Gordon-Conwell Blog

Racial Reconciliation Series: A Conversation with Dr. Emmett G. Price III

October 20, 2017

As part of the release of fall 2017 edition of Contact Magazine, the Office Hours Faculty Blog is proud to present a 6-week series on racial reconciliation featuring articles written by experts, scholars and ministry leaders from Gordon-Conwell. The inaugural article entitled A Coversation with Dr. Emmett G. Price III by Anne Doll will kick off the weekly release each Friday and will include articles Beyond Colorblind, Ministering to Families in the Urban Context, How Do We Learn to Love Our Neighbor, Racial Reconciliation: My Personal Experience and Can We All Get Along.


A Conversation with Dr. Emmett G. Price III

Anne Doll, Interim Director of Communications & Marketing


COULD YOU PLEASE GIVE US A BRIEF HISTORY LESSON ON THE ROOTS OF RACISM?

Dr. Price: “Racism has been studied by philosophers, sociologists, theologians, even musicologists. It spans the intellectual pursuit and even theology. It evolved out of the sinful nature of humanity, and the failure to see one another as the imago dei, as image bearers of God. Those who have been colonialists, those who have been imperialists, have used their authority to subjectify and objectify others into subordinate and condescending roles and functions. 

“And so across time, we find humans mistreating and abusing one another. Whether you look at the colonialization, the slave trade, the early American history of the genocide of indigenous peoples, you find the same thing over and over and over: the racialization of one another, the desire of an oppressor to ‘other-ize’ another person based on their racial identity.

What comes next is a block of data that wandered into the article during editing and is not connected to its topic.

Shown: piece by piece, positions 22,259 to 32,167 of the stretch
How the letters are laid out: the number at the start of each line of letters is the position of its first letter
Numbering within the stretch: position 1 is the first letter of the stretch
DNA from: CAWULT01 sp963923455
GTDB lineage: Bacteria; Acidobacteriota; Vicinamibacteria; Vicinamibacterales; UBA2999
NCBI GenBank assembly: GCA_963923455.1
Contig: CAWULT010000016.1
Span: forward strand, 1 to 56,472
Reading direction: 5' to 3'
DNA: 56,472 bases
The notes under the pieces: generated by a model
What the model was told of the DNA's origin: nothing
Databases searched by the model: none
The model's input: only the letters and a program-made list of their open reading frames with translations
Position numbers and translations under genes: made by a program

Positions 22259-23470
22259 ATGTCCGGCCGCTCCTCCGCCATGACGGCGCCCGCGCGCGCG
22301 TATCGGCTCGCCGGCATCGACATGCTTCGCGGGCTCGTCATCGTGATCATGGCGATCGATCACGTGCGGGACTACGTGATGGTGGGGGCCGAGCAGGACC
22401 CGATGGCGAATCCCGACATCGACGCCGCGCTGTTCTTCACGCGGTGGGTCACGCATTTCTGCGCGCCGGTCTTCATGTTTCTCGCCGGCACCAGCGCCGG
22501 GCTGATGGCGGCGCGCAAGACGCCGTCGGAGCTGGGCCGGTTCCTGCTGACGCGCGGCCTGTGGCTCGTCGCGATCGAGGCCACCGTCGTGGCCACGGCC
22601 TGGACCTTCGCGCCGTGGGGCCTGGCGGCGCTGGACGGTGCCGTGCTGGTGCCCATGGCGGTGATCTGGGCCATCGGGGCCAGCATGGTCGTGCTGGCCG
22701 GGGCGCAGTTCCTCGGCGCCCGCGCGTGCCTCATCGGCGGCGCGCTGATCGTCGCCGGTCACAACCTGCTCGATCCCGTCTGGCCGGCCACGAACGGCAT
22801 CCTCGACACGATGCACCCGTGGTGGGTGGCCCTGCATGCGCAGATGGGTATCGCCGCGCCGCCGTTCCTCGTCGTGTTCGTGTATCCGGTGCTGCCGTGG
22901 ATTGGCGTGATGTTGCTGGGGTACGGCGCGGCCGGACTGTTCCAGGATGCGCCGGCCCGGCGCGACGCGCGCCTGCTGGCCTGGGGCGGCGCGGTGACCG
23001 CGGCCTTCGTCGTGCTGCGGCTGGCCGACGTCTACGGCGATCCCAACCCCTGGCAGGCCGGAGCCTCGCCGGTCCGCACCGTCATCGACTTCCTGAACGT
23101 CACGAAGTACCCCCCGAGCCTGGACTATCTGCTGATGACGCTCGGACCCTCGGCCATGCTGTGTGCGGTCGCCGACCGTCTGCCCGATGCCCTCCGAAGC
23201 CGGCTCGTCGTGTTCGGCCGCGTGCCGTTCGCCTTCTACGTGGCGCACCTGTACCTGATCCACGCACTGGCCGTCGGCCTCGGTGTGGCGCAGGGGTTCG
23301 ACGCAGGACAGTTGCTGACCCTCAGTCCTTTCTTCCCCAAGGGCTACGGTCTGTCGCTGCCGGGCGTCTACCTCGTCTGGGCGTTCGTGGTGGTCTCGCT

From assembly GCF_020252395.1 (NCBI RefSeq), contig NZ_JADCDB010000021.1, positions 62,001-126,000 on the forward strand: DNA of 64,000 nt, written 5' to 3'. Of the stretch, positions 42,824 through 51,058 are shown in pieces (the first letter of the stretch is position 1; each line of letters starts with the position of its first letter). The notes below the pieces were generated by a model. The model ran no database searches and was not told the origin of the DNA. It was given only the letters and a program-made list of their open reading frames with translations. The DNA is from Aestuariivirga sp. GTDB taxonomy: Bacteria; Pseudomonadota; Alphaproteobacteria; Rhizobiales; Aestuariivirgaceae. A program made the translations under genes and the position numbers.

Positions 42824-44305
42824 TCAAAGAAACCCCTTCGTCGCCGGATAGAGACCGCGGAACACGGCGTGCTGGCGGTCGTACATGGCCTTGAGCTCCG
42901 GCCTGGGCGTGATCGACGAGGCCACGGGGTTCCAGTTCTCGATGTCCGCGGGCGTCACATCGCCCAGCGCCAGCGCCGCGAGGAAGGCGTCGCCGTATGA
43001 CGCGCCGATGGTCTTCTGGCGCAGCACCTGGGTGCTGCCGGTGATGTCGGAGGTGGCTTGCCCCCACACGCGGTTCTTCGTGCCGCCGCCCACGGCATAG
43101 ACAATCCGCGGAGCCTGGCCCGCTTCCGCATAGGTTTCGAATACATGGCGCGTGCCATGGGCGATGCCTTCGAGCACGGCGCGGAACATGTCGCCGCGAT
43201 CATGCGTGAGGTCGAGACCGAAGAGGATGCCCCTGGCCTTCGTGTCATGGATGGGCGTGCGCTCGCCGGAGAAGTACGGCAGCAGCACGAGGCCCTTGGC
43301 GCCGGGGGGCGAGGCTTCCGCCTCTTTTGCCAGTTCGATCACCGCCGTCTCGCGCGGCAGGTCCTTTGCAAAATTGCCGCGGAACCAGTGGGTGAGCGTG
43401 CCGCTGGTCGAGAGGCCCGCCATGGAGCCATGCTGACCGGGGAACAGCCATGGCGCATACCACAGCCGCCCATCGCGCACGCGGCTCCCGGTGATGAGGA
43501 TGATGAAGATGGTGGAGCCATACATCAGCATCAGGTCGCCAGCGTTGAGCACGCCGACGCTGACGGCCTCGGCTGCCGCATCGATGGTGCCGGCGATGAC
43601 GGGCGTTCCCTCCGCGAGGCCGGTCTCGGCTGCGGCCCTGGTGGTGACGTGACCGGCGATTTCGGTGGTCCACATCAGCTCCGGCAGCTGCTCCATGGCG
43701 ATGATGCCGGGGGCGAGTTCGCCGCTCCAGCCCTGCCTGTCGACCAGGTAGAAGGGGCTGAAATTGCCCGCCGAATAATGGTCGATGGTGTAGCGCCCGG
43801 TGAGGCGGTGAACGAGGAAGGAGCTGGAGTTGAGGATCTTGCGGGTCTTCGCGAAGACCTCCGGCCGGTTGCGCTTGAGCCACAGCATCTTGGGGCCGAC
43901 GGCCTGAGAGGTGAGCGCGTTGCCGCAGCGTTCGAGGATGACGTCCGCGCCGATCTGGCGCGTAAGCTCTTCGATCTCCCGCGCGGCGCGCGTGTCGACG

“And it’s a sinful thing. God did not create racists; God created humanity. We were dispersed across the planet into peoples and tongues, as many Bible interpretations have stated. Racism and racialization and the concept of race is a human oriented thing that is used to separate and segment us, which again is sinful because it goes against the nature of the imago dei, the ability to see each other as God’s image bearers. 
 

IT SEEMS AS IF, IN THE U.S., THERE HAS BEEN MORE DISCRIMINATION AGAINST BLACK INDIVIDUALS THAN OTHER MINORITIES OF COLOR.

Dr. Price: “I think the indigenous have been discriminated against the most and the longest in this country. We don’t have a huge population of indigenous in the country anymore, and those remaining have been ostracized and disrespected—which is a huge atrocity. Next in terms of discrimination would be African descendants, because chronologically, the Africans were brought here as indentured servants and slaves. That legacy of servitude and subordination is horrific. The reason why the Black narrative has emerged as prominent is because discrimination of Blacks still remains. We, those of us who are here, need to tell these stories, even in the midst of it.